I’ve steadily been making way through the Beebo Brinker Chronicles, a classic lesbian pulp series by Ann Bannon, for quite some time. Women in the Shadows is the third book in that series and by far the most difficult to read so far.
This review, by nature of being for the third book in a series, contains some spoilers for the first two books. That said, let’s get into it.
Women in the Shadows picks up after the second book, I Am a Woman, and quite some time has passed. Laura and Beebo are living together in Greenwich Village, and both are very unhappy. Laura feels that she is falling out of love with Beebo, and Beebo is only holding on more tightly, which only pushes Laura further away. When Laura finds herself attracted to Tris, another woman, things start spiraling out of control.
Trigger warnings for this book include domestic abuse (physical and emotional), animal abuse, self-harm, and rape. These are also mentioned and briefly discussed in my review.
When I read lesbian pulp, I always come across parts that are uncomfortable to read. Some of the language used to talk about LGBTQ identities and people of color is jarring. Ideas about sex and consent are very different, too. By nature, pulp fiction is supposed to be sensational and shocking, and I think the effectiveness of the sensation and shock only grows larger as the years pass. Some of the uncomfortable themes are also due to outdated social norms and ideas. I definitely don’t read lesbian pulp with any expectations for it to meet my contemporary ideas, and I think that’s okay.
I expect a certain amount of discomfort when I read lesbian pulp. I think the discomfort is often worth the satisfaction of reading and developing a greater understanding of this fascinating part of lesbian literary history. Even with all of this in mind, I had a very difficult time reading Women in the Shadows.
I think the most difficult part of this book is domestic abuse, both emotional and physical. Primarily, Laura is the abuse victim, as Beebo constantly gaslights her, physically overpowers her, and emotionally manipulates her. If readers are meant to root for Laura and Beebo as a couple, I was definitely doing the opposite and rooting for her to get out of that situation as soon as possible. The abuse is truly hard to read, and anyone who can potentially be triggered by it should be cautioned.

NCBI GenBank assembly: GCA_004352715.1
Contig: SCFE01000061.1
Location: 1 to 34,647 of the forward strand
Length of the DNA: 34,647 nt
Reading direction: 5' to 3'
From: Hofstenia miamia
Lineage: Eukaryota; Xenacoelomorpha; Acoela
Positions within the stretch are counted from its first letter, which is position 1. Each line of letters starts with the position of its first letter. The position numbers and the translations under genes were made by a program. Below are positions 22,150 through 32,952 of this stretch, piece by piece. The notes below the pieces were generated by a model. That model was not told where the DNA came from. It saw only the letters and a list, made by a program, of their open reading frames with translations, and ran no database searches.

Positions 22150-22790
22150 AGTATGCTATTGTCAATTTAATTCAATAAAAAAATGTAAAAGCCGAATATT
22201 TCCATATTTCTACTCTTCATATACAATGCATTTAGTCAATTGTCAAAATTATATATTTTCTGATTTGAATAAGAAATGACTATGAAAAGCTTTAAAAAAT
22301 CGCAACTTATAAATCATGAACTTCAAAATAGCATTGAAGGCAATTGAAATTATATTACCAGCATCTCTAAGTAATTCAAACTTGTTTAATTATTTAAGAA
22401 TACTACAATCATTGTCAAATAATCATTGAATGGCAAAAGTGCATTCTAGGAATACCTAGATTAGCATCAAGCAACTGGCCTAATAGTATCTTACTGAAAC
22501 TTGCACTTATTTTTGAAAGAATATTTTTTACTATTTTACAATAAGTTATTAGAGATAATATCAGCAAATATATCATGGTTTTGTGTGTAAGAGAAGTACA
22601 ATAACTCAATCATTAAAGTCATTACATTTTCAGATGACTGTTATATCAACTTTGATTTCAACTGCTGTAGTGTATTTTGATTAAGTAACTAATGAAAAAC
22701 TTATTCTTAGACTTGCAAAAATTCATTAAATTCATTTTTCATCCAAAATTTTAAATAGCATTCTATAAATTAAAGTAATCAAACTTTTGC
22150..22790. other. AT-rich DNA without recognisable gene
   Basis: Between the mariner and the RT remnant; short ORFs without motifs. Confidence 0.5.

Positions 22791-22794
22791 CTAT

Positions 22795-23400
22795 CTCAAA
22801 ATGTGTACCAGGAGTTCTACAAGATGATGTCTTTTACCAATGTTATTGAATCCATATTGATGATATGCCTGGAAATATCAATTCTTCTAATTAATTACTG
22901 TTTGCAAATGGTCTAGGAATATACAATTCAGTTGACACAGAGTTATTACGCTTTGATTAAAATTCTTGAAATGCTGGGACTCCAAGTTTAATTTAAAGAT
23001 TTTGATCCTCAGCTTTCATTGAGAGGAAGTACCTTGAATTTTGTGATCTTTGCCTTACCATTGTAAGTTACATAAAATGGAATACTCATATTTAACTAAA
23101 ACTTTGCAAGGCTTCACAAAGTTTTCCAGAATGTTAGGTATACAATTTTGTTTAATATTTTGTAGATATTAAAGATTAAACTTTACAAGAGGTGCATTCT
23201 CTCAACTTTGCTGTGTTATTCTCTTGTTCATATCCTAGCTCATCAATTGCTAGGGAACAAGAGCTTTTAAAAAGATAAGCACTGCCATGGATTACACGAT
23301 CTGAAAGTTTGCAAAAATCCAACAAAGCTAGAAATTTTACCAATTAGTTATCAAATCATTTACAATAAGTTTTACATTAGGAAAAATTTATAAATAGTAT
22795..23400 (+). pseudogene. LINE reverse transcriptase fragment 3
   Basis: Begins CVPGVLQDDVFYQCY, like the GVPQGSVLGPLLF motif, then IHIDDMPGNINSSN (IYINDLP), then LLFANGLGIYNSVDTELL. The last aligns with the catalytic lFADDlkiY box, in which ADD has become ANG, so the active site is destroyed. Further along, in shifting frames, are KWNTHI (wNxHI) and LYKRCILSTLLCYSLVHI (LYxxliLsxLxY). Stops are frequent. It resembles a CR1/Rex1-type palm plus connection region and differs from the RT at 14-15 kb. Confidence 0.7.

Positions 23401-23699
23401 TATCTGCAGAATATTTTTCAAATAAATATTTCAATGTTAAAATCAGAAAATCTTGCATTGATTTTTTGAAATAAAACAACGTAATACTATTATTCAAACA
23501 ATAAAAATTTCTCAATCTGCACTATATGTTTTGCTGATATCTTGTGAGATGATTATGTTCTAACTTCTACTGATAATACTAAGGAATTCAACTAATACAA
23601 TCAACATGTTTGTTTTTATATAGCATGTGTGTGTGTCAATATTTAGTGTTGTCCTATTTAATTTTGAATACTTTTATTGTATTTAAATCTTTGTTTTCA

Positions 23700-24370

Highlight for spoilers. A particularly uncomfortable scene is when Beebo fakes being assaulted and raped by multiple men, who also graphically killed her dog. Now, I say faked, but when this scene first occurs we read it from Laura’s perspective, and she believes it to be true, so it can be very triggering under the assumption that this truly happened to Beebo. We later find out that Beebo faked it to gain Laura’s sympathy in a play to keep their relationship and keep her from leaving. This means that Beebo beat herself, and also gruesomely kills her dog. Later, when a friend gives her a new dog, she kills that dog too. It’s not fun to read. It’s not entertaining. It’s just difficult.
In the edition that I read, there was an author’s note addressing some of her errors in writing this book, and ultimately, I read pulp with a grain of salt anyway, so I wasn’t entirely put off by what could be considered “problematic”. However, others may feel differently and have different reactions than I did. There is certainly triggering material in almost all pulp novels, but Women in the Shadows seems to have an extra dose, so please do read this with caution if any of the triggers listed at the beginning are not okay for you. Otherwise, this book is a part of lesbian history as all lesbian pulp is, and especially Ann Bannon’s works. That alone makes it worth the read to me, no matter how hard it was to get through at times. But… I highly doubt I will ever reread this.